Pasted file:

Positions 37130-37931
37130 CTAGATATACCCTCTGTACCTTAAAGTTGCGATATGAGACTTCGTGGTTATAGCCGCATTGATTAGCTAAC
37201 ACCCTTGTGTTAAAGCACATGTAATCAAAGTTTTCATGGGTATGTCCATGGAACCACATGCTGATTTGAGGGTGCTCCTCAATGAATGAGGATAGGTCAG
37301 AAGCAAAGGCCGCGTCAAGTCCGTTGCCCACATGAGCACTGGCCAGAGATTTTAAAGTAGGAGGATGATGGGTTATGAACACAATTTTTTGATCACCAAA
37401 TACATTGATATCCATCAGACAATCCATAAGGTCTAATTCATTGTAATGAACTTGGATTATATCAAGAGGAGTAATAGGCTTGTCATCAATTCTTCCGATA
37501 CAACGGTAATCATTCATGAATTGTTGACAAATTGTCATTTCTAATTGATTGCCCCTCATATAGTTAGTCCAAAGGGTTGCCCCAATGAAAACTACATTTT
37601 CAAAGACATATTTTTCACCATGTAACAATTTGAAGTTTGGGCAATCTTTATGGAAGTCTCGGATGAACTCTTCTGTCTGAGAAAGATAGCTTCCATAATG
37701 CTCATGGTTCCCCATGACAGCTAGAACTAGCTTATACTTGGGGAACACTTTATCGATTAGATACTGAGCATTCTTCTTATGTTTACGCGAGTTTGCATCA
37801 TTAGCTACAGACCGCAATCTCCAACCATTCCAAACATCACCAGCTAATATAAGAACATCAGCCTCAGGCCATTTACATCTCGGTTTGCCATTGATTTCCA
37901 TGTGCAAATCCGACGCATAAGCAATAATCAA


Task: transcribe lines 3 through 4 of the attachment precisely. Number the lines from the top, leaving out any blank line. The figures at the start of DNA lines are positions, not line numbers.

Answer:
37201 ACCCTTGTGTTAAAGCACATGTAATCAAAGTTTTCATGGGTATGTCCATGGAACCACATGCTGATTTGAGGGTGCTCCTCAATGAATGAGGATAGGTCAG
37301 AAGCAAAGGCCGCGTCAAGTCCGTTGCCCACATGAGCACTGGCCAGAGATTTTAAAGTAGGAGGATGATGGGTTATGAACACAATTTTTTGATCACCAAA